RFE/RL: Your country has had a lot of attention recently, given this story about moving the Soviet monument and then the cyberattacks on Estonian computer systems. Can you tell us a little bit more about that?
Toomas Hendrik Ilves: I don't know where to begin. Certainly, we saw the use of massive cyberattacks against state institutions, as well as private sites, including banks. Initially, you could say it was sort of a grassroots thing. But then it became a matter of organized crime.
I say that because the mechanism used were botnets, which you can look up in wikipedia if it means nothing to you. But briefly, 10 to 20 percent of world computers are infected by robots, malware, which allows a computer to be taken over and operated by someone else. It's almost the sole source of spam. These things are illegal. Malware is illegal. Installing it on someone else's computer gets you 50 years in jail in the United States. And organized crime owns banks of robot computers. They have been used in the past to extort money from companies, threatening to shut down their...basically, Internet companies. But now they were used against a country.
What I can say is that every EU country has something called CERT, a computer emergency response team. And they visited ours, and there they had a graph of the cyberattacks, which suddenly rises straight up and continues and continues at a massive level of attacks, and at exactly 00:00 GMT, it stopped. I asked, "Why is that?" And the head of CERT said, "Well, they didn't buy any more time."
If it's a random...process of people on the web sort of doing things when they're launching attacks, that's something that goes on like white noise in the background. But a discrete, massive attack must be organized. The question is, can we prove who bought the time on these illegal organized crime botnets? We can't. But it's probably not Uruguay.
RFE/RL: So you're saying it's Russia.
Ilves: No, I'm saying it's not Uruguay, probably.
RFE/RL: Are there any clues that can point you toward any given country, beside Uruguay?
Ilves: Given it's timing...I mean, it's all circumstantial. Why do we have this? There is direct evidence of sort of grassroots-level [activity]. One of the commissars of the [pro-Kremlin youth] organization Nashi, in an interview with "Vedomosti," said, "Yes, I organized attacks." But he was giving people instructions on how to do a computer attack. But that would have had an effect at the sort of low level of people who themselves wanted to do something, but not at the level of an organized industrial-strength attack of this type.
RFE/RL: And did you sustain any serious damage from these attacks -- on banks, financial institutions, or government institutions?
Ilves: First of all, CERT says it was probably at a much lower level than it would have been otherwise had we not had computerized voting in our elections in March. Which meant that they "gamed" various hacking approaches, including DDOS, or distributed denial of service attacks, which were the kinds of attacks we got. And so having gamed it, having tested it, we were a little better prepared.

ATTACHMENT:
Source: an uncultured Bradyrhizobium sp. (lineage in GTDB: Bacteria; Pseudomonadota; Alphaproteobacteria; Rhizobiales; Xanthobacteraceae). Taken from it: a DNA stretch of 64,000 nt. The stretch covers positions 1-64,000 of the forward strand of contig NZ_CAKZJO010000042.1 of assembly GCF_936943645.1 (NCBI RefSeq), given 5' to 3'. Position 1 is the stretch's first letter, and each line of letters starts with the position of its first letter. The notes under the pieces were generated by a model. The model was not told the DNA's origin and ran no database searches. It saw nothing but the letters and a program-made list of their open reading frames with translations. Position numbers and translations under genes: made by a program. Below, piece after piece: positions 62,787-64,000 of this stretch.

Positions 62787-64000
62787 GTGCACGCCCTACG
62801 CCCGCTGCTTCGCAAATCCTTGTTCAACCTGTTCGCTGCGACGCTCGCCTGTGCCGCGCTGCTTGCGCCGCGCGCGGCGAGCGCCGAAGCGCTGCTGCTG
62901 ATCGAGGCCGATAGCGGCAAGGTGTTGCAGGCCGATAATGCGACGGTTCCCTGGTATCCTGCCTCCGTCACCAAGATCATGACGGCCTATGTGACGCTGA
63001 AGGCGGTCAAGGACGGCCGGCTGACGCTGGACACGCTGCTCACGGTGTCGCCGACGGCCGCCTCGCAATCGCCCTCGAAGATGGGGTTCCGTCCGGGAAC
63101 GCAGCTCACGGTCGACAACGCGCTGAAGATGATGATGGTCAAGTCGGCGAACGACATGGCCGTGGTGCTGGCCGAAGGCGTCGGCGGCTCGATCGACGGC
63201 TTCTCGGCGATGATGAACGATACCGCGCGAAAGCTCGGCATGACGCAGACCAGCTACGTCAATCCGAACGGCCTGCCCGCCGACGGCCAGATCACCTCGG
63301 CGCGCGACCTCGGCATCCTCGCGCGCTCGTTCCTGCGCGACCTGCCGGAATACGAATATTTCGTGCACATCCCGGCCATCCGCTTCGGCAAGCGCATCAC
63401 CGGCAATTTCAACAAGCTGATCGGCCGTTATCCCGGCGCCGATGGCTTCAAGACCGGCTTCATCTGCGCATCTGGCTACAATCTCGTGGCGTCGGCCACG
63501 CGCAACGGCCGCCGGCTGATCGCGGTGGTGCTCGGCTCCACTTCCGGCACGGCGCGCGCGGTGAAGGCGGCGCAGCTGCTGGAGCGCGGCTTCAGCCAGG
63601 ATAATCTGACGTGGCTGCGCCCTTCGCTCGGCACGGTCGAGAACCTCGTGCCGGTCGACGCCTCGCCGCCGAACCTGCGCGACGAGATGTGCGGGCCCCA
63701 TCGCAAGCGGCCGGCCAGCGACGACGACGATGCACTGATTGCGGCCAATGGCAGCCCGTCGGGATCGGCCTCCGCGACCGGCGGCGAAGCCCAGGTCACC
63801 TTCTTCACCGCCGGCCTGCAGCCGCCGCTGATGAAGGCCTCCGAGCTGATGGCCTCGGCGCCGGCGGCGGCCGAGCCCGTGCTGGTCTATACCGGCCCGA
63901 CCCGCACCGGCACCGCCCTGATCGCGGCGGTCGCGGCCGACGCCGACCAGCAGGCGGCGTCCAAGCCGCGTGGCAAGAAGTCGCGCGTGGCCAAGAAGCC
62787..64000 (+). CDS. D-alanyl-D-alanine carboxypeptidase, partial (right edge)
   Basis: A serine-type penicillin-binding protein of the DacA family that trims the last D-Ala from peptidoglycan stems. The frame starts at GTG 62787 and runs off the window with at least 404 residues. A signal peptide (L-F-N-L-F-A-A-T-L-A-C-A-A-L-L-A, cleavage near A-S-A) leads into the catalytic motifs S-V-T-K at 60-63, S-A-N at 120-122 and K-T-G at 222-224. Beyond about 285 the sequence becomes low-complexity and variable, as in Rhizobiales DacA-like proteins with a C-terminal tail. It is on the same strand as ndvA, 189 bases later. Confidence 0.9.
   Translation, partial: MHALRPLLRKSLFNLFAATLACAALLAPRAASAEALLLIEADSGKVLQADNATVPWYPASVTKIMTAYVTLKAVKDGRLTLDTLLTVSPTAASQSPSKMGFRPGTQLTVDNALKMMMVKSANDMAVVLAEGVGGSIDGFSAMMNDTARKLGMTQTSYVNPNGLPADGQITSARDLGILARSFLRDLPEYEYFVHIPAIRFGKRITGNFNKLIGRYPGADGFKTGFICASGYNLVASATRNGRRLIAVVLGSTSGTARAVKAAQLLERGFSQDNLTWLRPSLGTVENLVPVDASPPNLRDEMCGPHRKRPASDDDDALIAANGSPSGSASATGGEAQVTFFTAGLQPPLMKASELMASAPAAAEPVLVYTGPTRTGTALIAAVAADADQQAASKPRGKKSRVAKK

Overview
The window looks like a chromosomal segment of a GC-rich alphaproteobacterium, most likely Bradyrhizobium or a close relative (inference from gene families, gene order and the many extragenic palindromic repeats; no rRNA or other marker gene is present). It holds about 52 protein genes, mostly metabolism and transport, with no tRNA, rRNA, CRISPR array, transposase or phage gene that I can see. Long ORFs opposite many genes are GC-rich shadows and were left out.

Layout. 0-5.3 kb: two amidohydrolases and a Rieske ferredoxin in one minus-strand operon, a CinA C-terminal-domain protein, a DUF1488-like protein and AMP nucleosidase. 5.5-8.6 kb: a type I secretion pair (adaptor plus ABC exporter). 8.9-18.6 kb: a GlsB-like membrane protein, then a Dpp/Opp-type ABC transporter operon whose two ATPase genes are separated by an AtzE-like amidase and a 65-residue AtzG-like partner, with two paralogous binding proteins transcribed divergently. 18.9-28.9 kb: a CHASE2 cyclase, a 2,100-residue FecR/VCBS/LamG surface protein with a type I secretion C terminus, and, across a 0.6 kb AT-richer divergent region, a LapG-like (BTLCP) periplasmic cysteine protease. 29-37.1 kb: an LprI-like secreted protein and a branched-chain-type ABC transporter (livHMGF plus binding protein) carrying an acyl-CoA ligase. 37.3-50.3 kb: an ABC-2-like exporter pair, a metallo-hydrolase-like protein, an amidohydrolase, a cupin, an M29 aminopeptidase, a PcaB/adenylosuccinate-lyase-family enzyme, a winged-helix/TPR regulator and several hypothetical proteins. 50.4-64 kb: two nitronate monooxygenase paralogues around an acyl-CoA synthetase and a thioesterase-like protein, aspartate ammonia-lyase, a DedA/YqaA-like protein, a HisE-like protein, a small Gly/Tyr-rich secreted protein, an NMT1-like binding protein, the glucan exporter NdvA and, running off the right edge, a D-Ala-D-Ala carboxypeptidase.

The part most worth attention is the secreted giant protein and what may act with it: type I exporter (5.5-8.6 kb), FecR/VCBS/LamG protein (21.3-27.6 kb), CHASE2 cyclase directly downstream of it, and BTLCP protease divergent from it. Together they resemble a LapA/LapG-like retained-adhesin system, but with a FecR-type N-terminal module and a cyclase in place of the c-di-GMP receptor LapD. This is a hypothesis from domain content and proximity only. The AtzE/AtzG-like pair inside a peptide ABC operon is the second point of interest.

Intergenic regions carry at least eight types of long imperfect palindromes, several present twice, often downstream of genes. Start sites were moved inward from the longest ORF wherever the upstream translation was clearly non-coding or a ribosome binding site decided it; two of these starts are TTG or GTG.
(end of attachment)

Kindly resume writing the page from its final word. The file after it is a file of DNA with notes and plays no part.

The attacks on my irrelevant homepage [laughs] were not that bad. It was just knocked out. But for more serious things, first of all, the national emergency number, 112, was hit. That was mercifully out of commission for a very short time, but had there been at that time when it was briefly out of commission a fire, a heart attack, it would have been...someone could have died. It was a problem for banks because 97 percent of bank transactions in my country are over the Internet, which one of our main responses was to keep out all computer messages from outside the country code .ee, as you [here in the Czech Republic] have .cz. Here in Europe, we have country codes.
What that meant was that you could access pages inside the country, but you couldn't from the outside. So if you wanted to go into your bank account from outside then, of course.... Being a very open country with one of the highest trade-to-GDP ratios in the world, I think No. 2 after Hong Kong, that means it does affect you.
RFE/RL: Given what happened, is Estonia feeling more vulnerable, given the situation with Russia now and the West and sort of rising tensions in general?
Ilves: Well, vulnerability...I actually think that being a highly computerized country, much more than much of the rest of Europe, the biggest vulnerability I felt personally was that countries that have a low level of computerization didn't quite understand. The Finns, the Swedes, and the United States understood. They immediately understood what it meant. Some other countries that really don't have a high level of government services on the Internet, that don't really do Internet banking, they didn't understand what it meant.
Considering our vulnerability, we came out fairly well. A number of people I've read in memos said [that] had it been some other country with less experience, they would have been in much bigger trouble faced by these kinds of attacks. If anything, we feel the solidarity shown by the European Union, as well as by the United States. In fact, I think it made Estonians feel much more secure. And our support level for the European Union has risen to 87 percent, which is by far the highest in Europe.
RFE/RL: What about NATO? Do people have the sense that the EU is the one that is providing their security?
Ilves: No, I mean they're two different ball games. The EU provided solidarity, stood up to Russia on the groundless attacks that were made against Estonia, as well as stood up for Lithuania, stood up for Poland. NATO, on the other hand, was the institution that immediately, from the minute things started happening, flew in its top cyberexperts to look at what's going on. So we felt pretty secure about that.
It does raise a concrete philosophical question about the nature of attacks. I mean, NATO in Article 5 and also Article 4, [those articles] are really based on physical military attacks. In 1949, when the treaty was drafted, there weren't many computers. There was no Internet. This is a digital and a virtual attack, but in its effect a very real kind of attack, and I think the way to look at it perhaps is this might be a test run for something bigger and larger, just like the Germans tested out Stuka bombers in 1936 in Spain.
RFE/RL: What could be bigger and larger?
Ilves: Well, I mean in the sense that it is a weapon. It is clear that cyberattacks are a form of offensive action that can paralyze, weaken, harm a nation state.
RFE/RL: Did you get a sense that NATO is interested in exploring this kind of possibility, that this may become a part of their defense platform on some level?
Ilves: As one who has been reading security-policy literature for about 25 to 30 years, in the last 10 to 15 years people have been writing about the potential for cyberwarfare, and there have been precedents. After the accidental bombing of the Chinese Embassy in Belgrade during the Serbian conflict, the Pentagon was attacked. Israel's various state institutions have come under cyberattack at different times. So it's not that new. I guess the newness was the scale and the breadth of the attacks against one particular target country.